Some was aimed at referee Merk for submitting too easily to play-acting. But most was in frustration at his players’ apparent determination to dismantle his game-plan.

The scoreboard clock stopped in the 14th minute but Benitez wanted time to be standing still from two years ago. Another slow-paced semi-final first leg at Stamford Bridge, a game doomed to finish goalless.

But it never looked likely in those defining early stages.

Drogba was allowed to carry the ball, Claude Makelele and Jon Obi Mikel were given time to do what they wanted with it. And even when not controlling possession, some of Chelsea’s most dangerous passes still came from the boots of Liverpool players.

It’s not even that Liverpool played that badly. It’s just that not following their manager’s instructions to the letter is inadvisable because Chelsea can’t be allowed any opportunity to dictate the course of the tie – and Joe Cole’s outstretched left leg did exactly that.

He may not overstep the mark in the verbal jousting but there was no way Benitez wasn’t going to stray furiously from his technical area to make his point last night.

Rarely when he turned round to sit back down again had his mood cooled, although he must have been disguising quiet satisfaction at a second-half improvement which keeps him firmly fixed on the path to Athens.

But before that final destination, there’s a second leg to negotiate.

First thing to note is that while Liverpool must hope things shape up better on the pitch they at least have a cast-iron guarantee that they will have the upper hand off it. It’s all too obvious to gush about how things are set up for one of the great Anfield European nights. Such things go without saying. But sometimes you get a new perspective on it and what sharper one than Chelsea’s clumsily choreographed cheerleading last night?

There was the flag-waving. Firstly, bizarrely enough, to the strains of a 1998 England World Cup song and then to a limp rendition of ‘Blue Is The Colour’ which was still drowned out by ‘You’ll Never Walk Alone’ even though it was sung without the aid of an ear-blasting PA accompaniment.

Then came the hysterical Las Vegas boxing bout-style team announcements, by which point even the home fans were cringing with embarrassment.

Contrived nonsense that Anfield will never need, least of all on Tuesday.

A special, natural and unique atmosphere is something Liverpool have that Chelsea don’t.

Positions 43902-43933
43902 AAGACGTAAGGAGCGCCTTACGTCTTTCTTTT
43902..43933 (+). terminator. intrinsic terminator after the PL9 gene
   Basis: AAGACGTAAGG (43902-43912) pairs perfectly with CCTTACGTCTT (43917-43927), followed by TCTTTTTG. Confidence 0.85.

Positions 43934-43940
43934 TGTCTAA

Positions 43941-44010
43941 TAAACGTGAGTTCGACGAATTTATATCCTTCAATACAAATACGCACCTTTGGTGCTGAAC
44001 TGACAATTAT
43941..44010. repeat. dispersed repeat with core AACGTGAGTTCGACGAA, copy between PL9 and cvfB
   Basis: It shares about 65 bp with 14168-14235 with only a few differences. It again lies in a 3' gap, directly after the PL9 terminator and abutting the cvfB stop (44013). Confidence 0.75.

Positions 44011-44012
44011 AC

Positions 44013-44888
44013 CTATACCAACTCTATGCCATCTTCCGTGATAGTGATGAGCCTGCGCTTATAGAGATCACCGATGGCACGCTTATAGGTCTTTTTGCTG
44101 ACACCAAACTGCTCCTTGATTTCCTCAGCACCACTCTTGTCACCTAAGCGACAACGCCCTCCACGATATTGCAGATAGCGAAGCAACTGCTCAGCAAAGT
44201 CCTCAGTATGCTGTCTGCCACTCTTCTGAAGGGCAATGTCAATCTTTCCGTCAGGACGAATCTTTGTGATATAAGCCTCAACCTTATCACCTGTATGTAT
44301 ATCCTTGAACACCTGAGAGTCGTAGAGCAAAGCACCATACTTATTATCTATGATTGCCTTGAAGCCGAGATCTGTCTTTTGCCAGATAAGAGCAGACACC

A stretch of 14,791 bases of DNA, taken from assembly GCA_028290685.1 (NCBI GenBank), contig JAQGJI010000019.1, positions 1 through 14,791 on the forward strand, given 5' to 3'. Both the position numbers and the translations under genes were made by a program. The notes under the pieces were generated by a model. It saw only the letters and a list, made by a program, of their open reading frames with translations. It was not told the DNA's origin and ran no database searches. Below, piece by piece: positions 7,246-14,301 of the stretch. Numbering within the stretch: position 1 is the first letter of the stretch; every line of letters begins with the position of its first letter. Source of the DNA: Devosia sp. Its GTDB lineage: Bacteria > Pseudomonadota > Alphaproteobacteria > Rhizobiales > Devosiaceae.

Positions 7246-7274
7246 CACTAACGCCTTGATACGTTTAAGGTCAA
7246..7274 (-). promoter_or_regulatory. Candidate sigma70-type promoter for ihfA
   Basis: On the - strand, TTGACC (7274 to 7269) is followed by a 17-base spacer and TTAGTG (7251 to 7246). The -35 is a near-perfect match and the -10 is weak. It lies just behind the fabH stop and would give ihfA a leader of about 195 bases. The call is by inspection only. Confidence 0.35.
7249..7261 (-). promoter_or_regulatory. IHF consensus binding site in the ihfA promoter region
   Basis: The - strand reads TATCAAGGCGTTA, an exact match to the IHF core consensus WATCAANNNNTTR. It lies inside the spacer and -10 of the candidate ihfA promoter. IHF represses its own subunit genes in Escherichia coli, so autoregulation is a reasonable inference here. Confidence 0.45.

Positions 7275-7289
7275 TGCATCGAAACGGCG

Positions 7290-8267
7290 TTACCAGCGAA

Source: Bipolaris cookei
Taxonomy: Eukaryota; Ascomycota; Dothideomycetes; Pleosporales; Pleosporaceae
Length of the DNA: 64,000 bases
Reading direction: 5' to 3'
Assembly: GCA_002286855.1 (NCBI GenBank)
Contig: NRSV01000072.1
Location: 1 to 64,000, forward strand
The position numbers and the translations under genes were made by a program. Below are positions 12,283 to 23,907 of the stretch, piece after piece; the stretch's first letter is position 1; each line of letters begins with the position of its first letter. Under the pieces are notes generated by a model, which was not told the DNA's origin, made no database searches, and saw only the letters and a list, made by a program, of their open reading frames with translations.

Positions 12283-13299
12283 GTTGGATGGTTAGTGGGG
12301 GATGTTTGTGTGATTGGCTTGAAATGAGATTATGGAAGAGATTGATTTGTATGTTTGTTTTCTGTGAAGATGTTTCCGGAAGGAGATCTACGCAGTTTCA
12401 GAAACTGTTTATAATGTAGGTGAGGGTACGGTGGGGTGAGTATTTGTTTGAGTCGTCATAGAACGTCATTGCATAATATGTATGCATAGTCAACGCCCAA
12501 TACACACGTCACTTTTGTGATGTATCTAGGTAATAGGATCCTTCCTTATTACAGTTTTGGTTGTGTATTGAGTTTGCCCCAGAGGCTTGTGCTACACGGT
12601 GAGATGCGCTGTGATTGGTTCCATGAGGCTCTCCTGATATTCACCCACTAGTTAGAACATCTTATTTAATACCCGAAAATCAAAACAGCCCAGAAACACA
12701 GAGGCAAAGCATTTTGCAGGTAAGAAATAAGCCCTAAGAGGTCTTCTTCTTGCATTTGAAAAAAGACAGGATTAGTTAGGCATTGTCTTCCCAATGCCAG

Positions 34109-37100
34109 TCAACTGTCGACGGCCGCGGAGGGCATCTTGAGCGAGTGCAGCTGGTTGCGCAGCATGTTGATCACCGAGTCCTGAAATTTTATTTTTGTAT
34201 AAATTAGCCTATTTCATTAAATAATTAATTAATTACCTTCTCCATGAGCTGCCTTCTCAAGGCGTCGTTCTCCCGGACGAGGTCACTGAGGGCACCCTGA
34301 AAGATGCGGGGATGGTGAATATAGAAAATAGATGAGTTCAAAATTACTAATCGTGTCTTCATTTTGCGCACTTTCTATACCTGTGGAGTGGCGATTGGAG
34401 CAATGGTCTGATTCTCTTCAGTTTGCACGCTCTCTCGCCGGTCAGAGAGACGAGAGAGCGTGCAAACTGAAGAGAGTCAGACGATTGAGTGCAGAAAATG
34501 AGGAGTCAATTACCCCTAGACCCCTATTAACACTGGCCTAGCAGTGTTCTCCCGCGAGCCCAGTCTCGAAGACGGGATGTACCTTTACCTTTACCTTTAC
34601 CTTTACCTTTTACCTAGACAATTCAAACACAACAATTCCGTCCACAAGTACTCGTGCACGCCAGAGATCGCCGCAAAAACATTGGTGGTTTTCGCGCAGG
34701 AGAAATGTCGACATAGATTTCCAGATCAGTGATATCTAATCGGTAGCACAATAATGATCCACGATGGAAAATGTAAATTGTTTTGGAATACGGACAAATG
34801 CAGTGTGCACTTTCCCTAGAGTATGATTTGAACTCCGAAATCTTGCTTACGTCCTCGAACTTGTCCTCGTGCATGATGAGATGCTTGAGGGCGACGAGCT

Unlike a goal. But since when has Benitez let little details like that stop him fulfilling his ambitions in this competition?

Mourinho expects Essien impact

By Alex Livie - Sky Sports

Jose Mourinho is backing Michael Essien to play a key role in the second leg of Chelsea's UEFA Champions League meeting with Liverpool.

The Ghanaian has been a source of inspiration for many at Stamford Bridge this term, but he was forced to sit out Wednesday's first leg win due to suspension.

Mourinho has waxed lyrical about the player nicknamed 'The Bison' this term, claiming 'He can run forever and can play a game every day'.

Essien is likely to get the chance to put his fitness levels to the test over the course of the next week, as he will be thrust straight back into Chelsea's Premiership battle with Bolton before next week's second leg at Anfield.

"I hope Essien is back and plays," said Mourinho. "He will play against Bolton on Saturday because I can then rest some players.

"He is an important player for us."

Mourinho had a pre-game moan about Liverpool being fresher than Chelsea and he expects that to be the case next Tuesday.

He added: "In three days' time I can guess that Liverpool plays in Portsmouth and it is not an important game for them. So their next important game is against Chelsea next Tuesday. But Chelsea will be in a final against Bolton on Saturday.

"So again, like today, the power is not the same. But we played very well in the first half and the players have a dream. So we go to Anfield to try and be in the final."

Mourinho in new penalty moan

By Tom Adams - Sky Sports

Jose Mourinho was left fuming about the failure to award a penalty for the second time in four days after Chelsea secured a priceless 1-0 win in the home leg of their UEFA Champions League semi-final against Liverpool.

Joe Cole's first-half goal gave The Blues the edge ahead of the second encounter at Anfield, but Mourinho emerged after the victory to bemoan Markus Merk's decision not to give a spot-kick for a handball by Alvaro Arbeloa.